THE DECLINE IN PUBLIC TRANSPORT - CAN WE ARREST IT?

The article considers the effect of some aspects of rail transport planning policy upon major conurbations. Commuters are the most important single consumer group, about 63 per cent of the LTE revenue and 77 per cent of British rail revenue in peak hour travel. The author discusses the basis used to determine the level of fare increases on commuter routes. The related issues of subsidies and staffing are examined; conditions vary considerably over the country but it is apparent that often labor and other resources are maldeployed. There is still a lack of co-ordination between surface British rail services and LTE buses and tube trains. A full study into the cost-effectiveness of subsidies for commuter fares is needed. It is explained how even small savings on subsidies could have serious implications on public revenue and expenditure accounts in large conurbations. Reasons are given why public transport should play a much greater role in the planning of conurbations and travel patterns within them. Greater emphasis should be put on the importance of commuter traffic.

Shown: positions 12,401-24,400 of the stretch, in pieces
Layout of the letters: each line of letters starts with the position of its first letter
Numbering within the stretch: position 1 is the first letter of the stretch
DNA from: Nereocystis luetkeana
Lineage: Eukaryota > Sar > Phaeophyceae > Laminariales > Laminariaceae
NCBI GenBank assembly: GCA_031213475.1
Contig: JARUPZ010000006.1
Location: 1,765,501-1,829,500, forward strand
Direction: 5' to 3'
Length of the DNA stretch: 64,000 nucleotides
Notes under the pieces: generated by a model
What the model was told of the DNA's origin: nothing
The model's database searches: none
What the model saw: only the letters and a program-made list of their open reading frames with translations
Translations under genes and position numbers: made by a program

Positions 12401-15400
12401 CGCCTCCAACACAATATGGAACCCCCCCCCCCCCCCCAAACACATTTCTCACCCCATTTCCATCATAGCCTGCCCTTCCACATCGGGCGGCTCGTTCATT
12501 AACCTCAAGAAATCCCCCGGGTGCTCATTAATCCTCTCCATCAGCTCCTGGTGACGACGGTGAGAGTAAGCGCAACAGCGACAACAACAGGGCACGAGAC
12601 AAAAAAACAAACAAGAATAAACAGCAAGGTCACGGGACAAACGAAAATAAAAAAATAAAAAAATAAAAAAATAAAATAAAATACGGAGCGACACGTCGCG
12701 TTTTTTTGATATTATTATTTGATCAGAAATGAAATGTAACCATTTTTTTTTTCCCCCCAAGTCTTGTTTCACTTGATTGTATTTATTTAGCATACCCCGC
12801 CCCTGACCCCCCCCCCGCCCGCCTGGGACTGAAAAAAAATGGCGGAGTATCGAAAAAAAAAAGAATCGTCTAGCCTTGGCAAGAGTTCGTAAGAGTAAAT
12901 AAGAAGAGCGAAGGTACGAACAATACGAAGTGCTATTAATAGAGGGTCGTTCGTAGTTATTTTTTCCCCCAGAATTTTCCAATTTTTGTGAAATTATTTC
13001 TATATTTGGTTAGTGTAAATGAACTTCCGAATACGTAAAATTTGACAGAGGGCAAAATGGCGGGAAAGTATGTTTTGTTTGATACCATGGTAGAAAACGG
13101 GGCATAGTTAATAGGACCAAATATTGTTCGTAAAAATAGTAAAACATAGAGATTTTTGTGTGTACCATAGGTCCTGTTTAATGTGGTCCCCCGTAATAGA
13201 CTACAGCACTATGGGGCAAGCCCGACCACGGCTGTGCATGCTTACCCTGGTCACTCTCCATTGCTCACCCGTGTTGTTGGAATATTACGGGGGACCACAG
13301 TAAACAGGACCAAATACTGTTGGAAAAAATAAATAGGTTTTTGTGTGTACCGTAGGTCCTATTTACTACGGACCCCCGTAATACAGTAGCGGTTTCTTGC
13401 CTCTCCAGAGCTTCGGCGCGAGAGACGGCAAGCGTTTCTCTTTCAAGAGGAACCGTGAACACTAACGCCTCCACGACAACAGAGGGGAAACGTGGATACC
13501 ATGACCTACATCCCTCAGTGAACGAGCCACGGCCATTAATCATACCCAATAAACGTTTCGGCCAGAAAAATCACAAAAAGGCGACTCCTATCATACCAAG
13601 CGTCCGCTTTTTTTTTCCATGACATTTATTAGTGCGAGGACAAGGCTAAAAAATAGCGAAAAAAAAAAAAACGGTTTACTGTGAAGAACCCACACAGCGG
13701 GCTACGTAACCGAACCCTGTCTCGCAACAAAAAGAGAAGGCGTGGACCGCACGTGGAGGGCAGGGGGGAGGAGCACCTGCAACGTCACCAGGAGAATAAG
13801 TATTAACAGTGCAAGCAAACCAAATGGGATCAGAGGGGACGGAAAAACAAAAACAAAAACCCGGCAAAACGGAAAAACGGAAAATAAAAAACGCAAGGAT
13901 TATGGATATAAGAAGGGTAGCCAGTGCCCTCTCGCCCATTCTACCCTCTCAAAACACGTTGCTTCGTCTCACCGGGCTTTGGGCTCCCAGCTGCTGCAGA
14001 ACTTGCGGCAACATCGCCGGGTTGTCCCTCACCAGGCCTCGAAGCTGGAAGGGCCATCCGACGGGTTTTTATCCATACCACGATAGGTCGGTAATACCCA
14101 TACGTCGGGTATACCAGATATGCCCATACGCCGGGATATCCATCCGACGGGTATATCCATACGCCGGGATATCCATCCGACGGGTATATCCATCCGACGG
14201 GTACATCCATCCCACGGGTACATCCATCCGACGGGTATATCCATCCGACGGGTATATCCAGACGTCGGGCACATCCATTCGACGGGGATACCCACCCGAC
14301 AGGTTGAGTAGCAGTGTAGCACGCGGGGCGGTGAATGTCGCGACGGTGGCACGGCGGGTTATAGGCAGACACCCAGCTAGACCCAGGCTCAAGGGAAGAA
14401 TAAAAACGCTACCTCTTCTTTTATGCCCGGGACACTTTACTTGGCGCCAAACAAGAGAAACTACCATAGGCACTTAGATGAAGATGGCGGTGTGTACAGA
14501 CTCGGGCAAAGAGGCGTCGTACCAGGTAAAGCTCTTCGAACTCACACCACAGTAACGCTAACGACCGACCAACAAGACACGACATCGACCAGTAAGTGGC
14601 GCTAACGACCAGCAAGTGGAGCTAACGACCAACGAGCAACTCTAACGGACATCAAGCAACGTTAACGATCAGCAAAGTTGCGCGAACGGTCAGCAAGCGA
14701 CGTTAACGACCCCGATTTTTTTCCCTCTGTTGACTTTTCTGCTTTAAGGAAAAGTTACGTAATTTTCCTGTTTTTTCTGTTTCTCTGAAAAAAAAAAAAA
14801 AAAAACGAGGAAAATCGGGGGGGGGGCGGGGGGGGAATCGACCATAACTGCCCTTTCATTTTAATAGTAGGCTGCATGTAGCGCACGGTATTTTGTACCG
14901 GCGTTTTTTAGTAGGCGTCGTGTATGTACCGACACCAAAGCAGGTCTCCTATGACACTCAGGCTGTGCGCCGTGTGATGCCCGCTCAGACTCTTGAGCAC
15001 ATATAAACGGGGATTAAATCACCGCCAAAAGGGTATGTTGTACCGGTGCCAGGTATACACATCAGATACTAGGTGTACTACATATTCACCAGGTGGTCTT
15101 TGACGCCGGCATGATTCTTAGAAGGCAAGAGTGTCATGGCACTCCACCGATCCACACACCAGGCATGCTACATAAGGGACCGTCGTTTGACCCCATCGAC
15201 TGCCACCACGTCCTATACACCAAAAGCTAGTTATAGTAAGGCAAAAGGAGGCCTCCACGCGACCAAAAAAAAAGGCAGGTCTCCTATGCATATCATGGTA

• Availability:
  • Corporate Authors:

    Royal Town Planning Institute

    26 Portland Place
    London W1N 4BE,   England 
  • Authors:
    • Millman, R
  • Publication Date: 1977-9

Media Info

  • Features: Photos;
  • Pagination: p. 134
  • Serial:
    • Planner
    • Volume: 63
    • Issue Number: 5
    • Publisher: Royal Town Planning Institute
    • ISSN: 0309-1384

Subject/Index Terms

Filing Info

  • Accession Number: 00168092
  • Record Type: Publication
  • Source Agency: Transport and Road Research Laboratory (TRRL)
  • Report/Paper Numbers: Analytic
  • Files: ITRD, TRIS
  • Created Date: Jan 13 1981 12:00AM